Pro and collegiate soccer players discuss the importance of Black History Month
By Sophia Mora
SAN ANTONIO – Soccer players Ollie Wright and Ijayla Criswell faced the adversities of growing up as people of color in a predominantly white sport across the United Kingdom and the United States. While the United Kingdom had a higher percentage of Black professional soccer players compared to the United States, the United States had more diversity.
Ollie Wright, a professional soccer player for San Antonio Football Club (SAFC) and Ijayla Criswell, a student athlete with Our Lady of the Lake University (OLLU), share their views on Black History Month and what it was like to grow up in sports as a person of color.
“Black History Month means a great deal for me and my family,” Criswell said. “It’s a celebration that we have to honor the brave souls and intelligent minds and to recognize their challenges and sacrifices that they had to make on a daily basis.”
“Black History Month to me is something that’s really important,” said Wright. “I think its vital that we are introducing it to the education system at such a young age. It’s important that kids not only learn about the suffering that Black people had to endure, but it’s also important that we highlight all the things that Black people achieved and the ways they managed to make the world we live in today an even better place. I think those things go unnoticed.”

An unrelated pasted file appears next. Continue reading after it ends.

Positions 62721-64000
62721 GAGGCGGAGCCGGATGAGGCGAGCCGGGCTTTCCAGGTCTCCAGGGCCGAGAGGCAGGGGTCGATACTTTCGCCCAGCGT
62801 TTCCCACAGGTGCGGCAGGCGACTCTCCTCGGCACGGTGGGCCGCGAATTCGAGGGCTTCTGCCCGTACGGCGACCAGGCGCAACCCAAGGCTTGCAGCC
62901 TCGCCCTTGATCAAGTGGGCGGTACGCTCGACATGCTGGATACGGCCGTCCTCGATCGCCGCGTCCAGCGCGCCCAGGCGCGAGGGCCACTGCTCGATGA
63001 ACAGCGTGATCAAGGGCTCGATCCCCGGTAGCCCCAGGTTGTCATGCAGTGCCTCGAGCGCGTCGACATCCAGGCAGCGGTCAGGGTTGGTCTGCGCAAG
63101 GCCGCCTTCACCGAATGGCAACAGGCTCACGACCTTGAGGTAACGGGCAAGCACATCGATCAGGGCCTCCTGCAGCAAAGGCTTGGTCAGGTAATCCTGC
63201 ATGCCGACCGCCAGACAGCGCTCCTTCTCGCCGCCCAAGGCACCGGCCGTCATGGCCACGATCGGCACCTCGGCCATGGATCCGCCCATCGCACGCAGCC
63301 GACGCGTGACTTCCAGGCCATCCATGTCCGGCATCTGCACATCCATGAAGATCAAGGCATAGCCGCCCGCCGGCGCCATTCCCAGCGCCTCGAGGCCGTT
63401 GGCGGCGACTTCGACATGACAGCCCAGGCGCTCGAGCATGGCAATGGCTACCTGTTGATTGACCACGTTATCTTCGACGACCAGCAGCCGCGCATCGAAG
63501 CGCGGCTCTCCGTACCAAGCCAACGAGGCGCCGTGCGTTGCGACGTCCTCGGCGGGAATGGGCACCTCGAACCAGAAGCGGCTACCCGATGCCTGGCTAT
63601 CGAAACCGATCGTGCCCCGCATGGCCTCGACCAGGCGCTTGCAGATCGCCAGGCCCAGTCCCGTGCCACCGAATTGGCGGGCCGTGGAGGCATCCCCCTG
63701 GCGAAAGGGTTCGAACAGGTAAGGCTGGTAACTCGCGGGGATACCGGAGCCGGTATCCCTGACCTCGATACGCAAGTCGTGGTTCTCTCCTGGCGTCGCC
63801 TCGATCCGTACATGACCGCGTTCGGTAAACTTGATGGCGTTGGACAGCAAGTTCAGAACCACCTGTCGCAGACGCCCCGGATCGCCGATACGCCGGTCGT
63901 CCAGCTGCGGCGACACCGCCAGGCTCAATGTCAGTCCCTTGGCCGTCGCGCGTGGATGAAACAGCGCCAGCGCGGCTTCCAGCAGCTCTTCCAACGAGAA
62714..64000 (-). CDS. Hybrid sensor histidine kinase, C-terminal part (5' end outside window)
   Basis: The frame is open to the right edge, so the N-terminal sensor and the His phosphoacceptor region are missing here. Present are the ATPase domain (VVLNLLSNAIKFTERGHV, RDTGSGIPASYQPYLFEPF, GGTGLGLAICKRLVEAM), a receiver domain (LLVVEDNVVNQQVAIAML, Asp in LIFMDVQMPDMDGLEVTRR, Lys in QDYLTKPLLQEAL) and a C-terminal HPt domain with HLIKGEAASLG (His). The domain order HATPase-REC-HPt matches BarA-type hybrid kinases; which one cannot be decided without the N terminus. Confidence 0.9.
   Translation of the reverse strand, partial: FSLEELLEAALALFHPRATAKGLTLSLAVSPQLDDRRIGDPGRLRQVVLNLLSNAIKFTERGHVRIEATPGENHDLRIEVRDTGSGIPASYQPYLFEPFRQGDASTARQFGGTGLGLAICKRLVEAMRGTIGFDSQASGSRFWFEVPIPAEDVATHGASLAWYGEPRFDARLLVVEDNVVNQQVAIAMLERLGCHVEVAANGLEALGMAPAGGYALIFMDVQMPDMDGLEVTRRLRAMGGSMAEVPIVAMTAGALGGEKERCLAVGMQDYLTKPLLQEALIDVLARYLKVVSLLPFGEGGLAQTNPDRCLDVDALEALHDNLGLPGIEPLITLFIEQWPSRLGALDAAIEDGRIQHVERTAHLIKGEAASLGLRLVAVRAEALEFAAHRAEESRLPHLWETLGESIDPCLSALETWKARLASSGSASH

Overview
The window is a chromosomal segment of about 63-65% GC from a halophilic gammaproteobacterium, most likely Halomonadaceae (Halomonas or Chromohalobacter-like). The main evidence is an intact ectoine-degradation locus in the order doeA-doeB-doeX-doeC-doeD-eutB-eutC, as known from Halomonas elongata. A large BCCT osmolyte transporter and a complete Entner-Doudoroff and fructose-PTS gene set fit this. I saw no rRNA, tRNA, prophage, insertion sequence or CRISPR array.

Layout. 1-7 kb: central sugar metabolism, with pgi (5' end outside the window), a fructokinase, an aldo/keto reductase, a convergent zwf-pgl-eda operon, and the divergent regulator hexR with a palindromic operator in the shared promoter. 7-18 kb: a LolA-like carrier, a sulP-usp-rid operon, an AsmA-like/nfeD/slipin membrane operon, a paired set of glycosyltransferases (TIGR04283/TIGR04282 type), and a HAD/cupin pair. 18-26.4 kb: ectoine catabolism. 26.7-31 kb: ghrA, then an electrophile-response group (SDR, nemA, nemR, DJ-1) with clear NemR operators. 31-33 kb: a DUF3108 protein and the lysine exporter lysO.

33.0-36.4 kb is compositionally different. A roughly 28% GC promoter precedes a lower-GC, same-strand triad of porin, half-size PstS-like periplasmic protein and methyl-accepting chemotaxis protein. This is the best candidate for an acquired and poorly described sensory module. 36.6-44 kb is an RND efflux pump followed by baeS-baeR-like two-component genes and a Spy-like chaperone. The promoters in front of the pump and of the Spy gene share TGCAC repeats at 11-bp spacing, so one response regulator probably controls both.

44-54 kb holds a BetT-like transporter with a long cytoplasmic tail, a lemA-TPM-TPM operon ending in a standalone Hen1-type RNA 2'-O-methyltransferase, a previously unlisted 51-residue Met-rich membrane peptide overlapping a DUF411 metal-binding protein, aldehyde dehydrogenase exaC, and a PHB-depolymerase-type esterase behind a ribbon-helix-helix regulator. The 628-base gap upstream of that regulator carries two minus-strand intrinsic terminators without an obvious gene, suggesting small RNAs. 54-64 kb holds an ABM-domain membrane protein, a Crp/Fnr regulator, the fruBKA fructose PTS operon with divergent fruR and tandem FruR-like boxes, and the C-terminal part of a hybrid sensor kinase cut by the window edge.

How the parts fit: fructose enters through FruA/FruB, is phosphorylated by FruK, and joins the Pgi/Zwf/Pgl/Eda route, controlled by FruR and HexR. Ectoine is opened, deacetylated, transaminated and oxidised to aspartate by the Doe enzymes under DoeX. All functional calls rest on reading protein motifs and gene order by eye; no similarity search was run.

Wright, originally from London, England, began his soccer career at a young age when his passion for the game sparked. That passion encouraged Wright to come to the United States where his successful collegiate career eventually landed him his first professional contract.
“It wasn’t an easy process but I’m grateful for how it happened,” Wright said. “It felt like a massive weight had been lifted from my shoulders.”
Wright signed his first professional contract with SAFC in 2021. In his rookie season, SAFC finished second in the United Soccer League (USL) Western Conference and are currently in eleventh place overall going into the next season.
San Antonio, Texas native Ijayla Criswell never planned on her soccer career continuing to the collegiate level. However, she was shocked when the OLLU women’s soccer coach offered her a scholarship in her senior year of high school.
“I was very shocked that I received an offer from OLLU,” said Criswell. “It was never a thought in my mind to go to OLLU or to even continue soccer in the collegiate level, but I was very happy and blessed to continue doing something I love along with having an education”
Criswell is now in her sophomore year at OLLU and has just completed her second season with the women’s soccer program. As she earns her degree in biology, Criswell has two seasons remaining with the women’s soccer team.
Wright and Criswell both expressed how important Black History Month was to each of them. In February of 1976, what initially started as a week-long celebration eventually became a month. It was created to remember significant people and events in the history of the African diaspora. This month helps African Americans in today’s world open up conversations about Black representation, identity, and diversity in our nation’s history and today.